What would happen to your business if a fire or natural disaster wiped out your premises along with any stock you had stored there?
This year was predicted to be the most expensive year in insured losses for weather and disaster related events in nearly 50 years. In the first quarter of the year, more than $174 million was paid out to businesses and people, according to the Insurance Council. That figure was already triple the total amount paid out in 2016.
This is why trade business owners should wrap stock and premises protection into their insurance policies.
What cover do I need?
You will need a policy that specifically covers your business premises and its contents.
In most cases, this is called a Material Damage policy, but some providers merge it with their Business Assets cover.
This policy will insure you for “sudden and accidental” losses caused by unexpected events, including natural disasters, fires, and other accidents.
Cover is not included for damage that is gradual in nature or foreseeable, such as gradual deterioration, rot or mildew, and corrosion or rust.
It operates in a similar way to home and contents insurance in that you will make a claim based on the damage to the premises and any other losses.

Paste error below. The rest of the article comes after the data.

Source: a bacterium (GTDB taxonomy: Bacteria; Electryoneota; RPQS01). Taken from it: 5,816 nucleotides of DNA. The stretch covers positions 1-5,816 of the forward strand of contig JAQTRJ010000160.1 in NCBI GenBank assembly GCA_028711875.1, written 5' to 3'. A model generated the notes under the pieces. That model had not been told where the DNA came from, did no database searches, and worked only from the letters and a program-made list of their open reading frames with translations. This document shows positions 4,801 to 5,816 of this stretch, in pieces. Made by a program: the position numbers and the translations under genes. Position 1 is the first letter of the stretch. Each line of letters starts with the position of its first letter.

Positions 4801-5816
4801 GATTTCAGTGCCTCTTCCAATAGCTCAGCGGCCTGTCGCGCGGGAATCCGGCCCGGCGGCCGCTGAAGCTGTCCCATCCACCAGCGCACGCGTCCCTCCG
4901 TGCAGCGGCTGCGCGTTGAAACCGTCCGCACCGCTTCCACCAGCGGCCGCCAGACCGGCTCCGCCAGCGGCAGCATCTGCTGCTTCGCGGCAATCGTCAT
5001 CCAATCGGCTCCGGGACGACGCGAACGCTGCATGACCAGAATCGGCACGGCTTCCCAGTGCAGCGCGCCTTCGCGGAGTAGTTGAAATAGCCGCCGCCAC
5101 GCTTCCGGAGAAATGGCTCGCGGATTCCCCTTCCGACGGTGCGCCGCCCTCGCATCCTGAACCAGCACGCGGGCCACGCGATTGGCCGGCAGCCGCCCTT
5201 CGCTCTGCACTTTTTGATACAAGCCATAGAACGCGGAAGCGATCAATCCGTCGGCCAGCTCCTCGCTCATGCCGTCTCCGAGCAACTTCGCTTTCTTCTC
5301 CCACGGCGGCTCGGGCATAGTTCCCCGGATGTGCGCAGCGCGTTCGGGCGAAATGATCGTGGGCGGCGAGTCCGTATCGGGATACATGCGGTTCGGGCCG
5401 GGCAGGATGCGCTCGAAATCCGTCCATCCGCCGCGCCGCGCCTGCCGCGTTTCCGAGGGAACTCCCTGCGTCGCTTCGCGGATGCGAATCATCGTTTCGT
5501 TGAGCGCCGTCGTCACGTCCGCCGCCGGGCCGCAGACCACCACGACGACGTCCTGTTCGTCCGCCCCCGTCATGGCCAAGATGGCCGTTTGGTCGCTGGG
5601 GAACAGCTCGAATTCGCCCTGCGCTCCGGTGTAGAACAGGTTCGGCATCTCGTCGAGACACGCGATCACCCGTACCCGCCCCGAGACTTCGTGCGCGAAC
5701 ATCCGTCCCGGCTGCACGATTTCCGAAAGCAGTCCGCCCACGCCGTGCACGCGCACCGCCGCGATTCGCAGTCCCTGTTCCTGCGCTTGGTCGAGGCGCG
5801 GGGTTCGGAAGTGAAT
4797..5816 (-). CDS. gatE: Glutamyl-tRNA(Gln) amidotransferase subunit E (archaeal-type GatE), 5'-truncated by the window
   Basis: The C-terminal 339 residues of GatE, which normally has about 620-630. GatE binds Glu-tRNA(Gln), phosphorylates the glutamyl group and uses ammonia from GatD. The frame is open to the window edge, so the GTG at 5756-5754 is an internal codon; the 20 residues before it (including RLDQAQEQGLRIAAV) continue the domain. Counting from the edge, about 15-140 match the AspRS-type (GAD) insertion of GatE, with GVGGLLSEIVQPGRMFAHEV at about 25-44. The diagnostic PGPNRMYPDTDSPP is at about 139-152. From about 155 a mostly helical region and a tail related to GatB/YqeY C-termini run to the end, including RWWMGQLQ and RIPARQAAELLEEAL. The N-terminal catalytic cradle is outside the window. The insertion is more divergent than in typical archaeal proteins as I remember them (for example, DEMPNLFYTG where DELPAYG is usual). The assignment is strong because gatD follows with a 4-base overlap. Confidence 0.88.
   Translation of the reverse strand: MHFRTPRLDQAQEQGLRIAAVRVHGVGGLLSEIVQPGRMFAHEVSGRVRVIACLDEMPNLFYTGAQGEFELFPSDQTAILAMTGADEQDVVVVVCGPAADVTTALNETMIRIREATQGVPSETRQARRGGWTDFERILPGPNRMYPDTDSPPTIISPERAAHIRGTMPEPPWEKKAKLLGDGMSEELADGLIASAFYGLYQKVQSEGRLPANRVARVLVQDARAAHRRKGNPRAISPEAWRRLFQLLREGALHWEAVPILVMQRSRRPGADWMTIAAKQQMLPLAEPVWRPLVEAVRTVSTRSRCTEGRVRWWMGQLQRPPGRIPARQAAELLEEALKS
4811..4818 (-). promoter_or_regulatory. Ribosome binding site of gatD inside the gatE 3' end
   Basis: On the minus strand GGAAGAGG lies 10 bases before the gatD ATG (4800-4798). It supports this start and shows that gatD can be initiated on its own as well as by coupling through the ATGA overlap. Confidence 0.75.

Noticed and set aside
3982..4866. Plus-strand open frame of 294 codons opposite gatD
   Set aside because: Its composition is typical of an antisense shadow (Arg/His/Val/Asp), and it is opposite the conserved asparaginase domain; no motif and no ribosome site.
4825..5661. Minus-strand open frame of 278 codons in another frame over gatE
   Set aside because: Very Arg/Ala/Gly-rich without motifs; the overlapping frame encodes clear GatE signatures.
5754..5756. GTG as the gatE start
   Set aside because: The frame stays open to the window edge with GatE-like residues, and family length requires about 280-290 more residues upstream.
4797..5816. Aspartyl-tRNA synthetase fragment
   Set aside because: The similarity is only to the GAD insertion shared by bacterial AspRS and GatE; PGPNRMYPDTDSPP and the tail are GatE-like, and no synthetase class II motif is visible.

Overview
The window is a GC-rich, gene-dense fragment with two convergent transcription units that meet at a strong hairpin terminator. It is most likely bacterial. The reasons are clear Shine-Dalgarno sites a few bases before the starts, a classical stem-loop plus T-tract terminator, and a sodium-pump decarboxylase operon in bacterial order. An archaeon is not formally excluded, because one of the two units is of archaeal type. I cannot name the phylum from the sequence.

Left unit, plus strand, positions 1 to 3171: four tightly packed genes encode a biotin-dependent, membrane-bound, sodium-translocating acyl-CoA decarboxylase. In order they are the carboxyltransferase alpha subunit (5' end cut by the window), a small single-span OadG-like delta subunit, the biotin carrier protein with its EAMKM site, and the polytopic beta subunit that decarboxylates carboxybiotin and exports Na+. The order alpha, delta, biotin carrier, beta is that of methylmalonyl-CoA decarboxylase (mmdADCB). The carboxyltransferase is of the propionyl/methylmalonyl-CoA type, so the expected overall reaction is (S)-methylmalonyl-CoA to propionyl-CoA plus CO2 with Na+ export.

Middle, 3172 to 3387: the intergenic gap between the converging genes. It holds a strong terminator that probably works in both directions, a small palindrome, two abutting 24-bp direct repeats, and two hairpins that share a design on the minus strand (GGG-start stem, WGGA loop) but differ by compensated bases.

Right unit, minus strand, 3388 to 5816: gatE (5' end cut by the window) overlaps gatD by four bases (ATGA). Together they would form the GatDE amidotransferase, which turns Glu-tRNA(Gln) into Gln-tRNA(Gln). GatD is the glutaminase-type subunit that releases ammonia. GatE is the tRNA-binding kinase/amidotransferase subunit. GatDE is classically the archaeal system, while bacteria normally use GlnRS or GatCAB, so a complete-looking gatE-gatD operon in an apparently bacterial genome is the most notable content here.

The purpose of Material Damage cover is to reinstate the lost or damaged asset, as though the insured event had never occurred.
“The assets of your business often represent a large capital investment, such as buildings, equipment, machinery or stock,” says BRAVEday insurance advisor Kane Butler.
“A Material Damage policy is designed to protect these assets in the event of a disaster.”
Keeping on top of assets
It’s very important for businesses to know the value of the stock, machinery, and computer equipment on the premises to ensure that they’re adequately covered.
“If your stock levels fluctuate, your policy needs to reflect this,” Butler says.
“Reviewing your business assets annually is critical to ensure the correct cover is placed each year when the policy renews.”
Extensions and exclusions
As with any insurance policy, it’s important to read the small print and talk with an adviser about any caveats and exclusions in the policy.
For instance, some policies require you to purchase an additional policy extension for natural disaster cover. Others will require you to add extensions for property that’s in transit (portable electronic equipment, for instance).
You also need to clarify if the cover is for material damage to property anywhere in New Zealand, or whether it’s specific to your premises.
Does your trade business have all its bases covered? It pays to check—and with our quick-check guide to tradie insurance, it's easy!